Part of the Congressional Black Caucus Foundation’s 45th Annual Legislative Conference included a Sept. 17 forum on ending the system of youth imprisonment, which overwhelmingly affects the Black population’s sense of progress and justice, according to panelists.
According to the National Center for Juvenile Justice in the federal Office of Juvenile Justice and Delinquency Prevention, African Americans comprise 17 percent of all juveniles, but 31 percent of all arrests.
The session, part of the “With Liberty and Justice for all” conference theme, included two panel discussions: one with young adults, who have become advocates fighting for youth rights in the criminal justice system, and the other of seasoned professionals from the medical, nonprofit and legal fields.
The panels, moderated by Donald Cravins Jr., the National Urban League’s senior vice president for policy, and Jenny Collier, of the Robert F. Kennedy Juvenile Justice Collaboration, respectively, were spearheaded by Rep. Lacy Clay Jr. (D-Mo.) The Kennedy Foundation hosted the event.
“I believe that incarceration is not the key,” said Quwanisha Hines, a volunteer with the Virginia Department of Justice as an advocate on the committee for juvenile justice, during the first panel.
She was joined on the panel by Jim St. Germain, Preparing Leaders of Tomorrow; Jabriera Handy, Just Kids Maryland and Alton Pitre, Anti-Recidivism Coalition. All of the panelists in the first discussion had complications with the law and, at one point in time, were detained in the juvenile correctional system.
One inadequacy of the juvenile system, according to St. Germain, was the lack of resources to provide young people with the tools they need to readjust to society after their period of incarceration.
He also spoke of a policy in New York that tries 16- to 18-year-olds as adults, which his organization is fighting to change. To highlight the severity of the situation, St. Germain spoke of a young man who committed suicide after spending time in Rikers Island Correctional Facility, where he was subjected to daily physical abuse and routinely placed in solitary confinement.
The panelists also pointed to poverty and the lack of adequate education as the main contributors to Black children getting stuck in the system. St. Germain said that the best way to overcome so many Black youth being trapped in the criminal justice system is by giving them opportunities to make a living in positive ways through job training and mentors.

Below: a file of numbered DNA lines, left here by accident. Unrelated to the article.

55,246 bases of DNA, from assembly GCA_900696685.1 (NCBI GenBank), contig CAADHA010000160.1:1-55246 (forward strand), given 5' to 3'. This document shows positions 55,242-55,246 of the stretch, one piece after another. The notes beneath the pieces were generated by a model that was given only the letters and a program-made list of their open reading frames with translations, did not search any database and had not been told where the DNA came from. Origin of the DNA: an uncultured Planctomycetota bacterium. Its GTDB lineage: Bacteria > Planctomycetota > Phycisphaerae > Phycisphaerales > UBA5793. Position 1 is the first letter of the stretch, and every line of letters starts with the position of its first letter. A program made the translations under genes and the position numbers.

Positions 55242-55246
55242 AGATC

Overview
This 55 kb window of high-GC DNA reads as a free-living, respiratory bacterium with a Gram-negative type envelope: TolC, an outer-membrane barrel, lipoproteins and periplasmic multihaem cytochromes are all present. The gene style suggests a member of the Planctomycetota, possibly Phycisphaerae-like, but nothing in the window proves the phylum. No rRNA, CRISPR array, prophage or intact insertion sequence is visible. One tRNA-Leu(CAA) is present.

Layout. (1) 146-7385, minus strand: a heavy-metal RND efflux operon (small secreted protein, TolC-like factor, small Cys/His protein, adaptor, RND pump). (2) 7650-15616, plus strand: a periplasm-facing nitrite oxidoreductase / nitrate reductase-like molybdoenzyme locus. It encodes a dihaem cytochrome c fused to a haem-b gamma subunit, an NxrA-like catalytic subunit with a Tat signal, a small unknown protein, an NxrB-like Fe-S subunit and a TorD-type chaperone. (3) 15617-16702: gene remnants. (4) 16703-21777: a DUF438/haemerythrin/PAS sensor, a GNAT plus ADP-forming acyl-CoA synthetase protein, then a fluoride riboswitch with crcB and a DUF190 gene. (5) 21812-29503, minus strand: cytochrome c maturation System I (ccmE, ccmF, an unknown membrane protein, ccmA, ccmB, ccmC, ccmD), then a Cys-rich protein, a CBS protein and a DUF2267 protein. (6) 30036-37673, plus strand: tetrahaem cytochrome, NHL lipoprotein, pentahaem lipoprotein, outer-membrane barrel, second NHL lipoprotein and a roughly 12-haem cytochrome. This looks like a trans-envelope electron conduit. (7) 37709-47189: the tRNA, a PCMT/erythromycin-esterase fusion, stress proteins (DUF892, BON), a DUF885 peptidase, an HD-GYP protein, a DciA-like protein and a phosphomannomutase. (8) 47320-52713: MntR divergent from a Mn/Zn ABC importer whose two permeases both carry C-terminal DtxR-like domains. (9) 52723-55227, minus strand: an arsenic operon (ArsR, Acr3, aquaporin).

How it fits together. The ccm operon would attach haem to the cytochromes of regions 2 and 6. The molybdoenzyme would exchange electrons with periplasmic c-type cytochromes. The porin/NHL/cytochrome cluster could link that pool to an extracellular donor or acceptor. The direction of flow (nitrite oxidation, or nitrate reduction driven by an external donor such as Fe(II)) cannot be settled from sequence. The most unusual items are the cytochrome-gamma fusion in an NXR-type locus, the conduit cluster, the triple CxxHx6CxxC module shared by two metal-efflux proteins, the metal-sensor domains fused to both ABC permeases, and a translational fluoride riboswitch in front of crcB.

Handy agreed with St. Germain, adding, “A lot of kids, they have the hopes and dreams, they just don’t have the exposure behind them.”
Pitre noted that a prevention method to keep youth out of the system was investment. “I believe that positive youth development is the key,” he said.
All panelists agreed that the funds currently being used in the system need to be redirected to new programs that involve mentors to keep youth from being trapped in the system or to help them readjust back into society, such as youth employment or education programs.
The second panel, comprising Robert L. Listenbee, of the Department of Justice; Donald Cravins Jr., National Urban League; Christopher Scott, Open Society Policy Center and Dr. Jennifer Woolard, Georgetown University, expanded the first panel’s conversation, focusing on the mental health help that incarcerated youth are not receiving.
According to Listenbee, the society needs to figure out how to bring both the mental and educational services together to reach troubled youth. He said that a child needs to know that someone believes in their progression.
“What I’ve learned is that one model doesn’t fit every kid,” Cravins said.
The panelists suggested two possible solutions to completely stopping the system of adolescent incarceration: creating a program to send children to Africa to learn of a different way of doing things while being productive; and helping youth get access to needed resources through nonprofit programs, such as the Urban League’s Project Ready, a mentorship program specified for Blacks and other urban youth in the eighth to 12th grades to get them ready for college, work and life.
“We have an obligation, in our programming, to put together programs that kind of catch some of the issues that our young people are talking about, some of the things that they are not getting home because their parents may not know, may not be financially savvy enough to know about college and the cost,” Cravins said.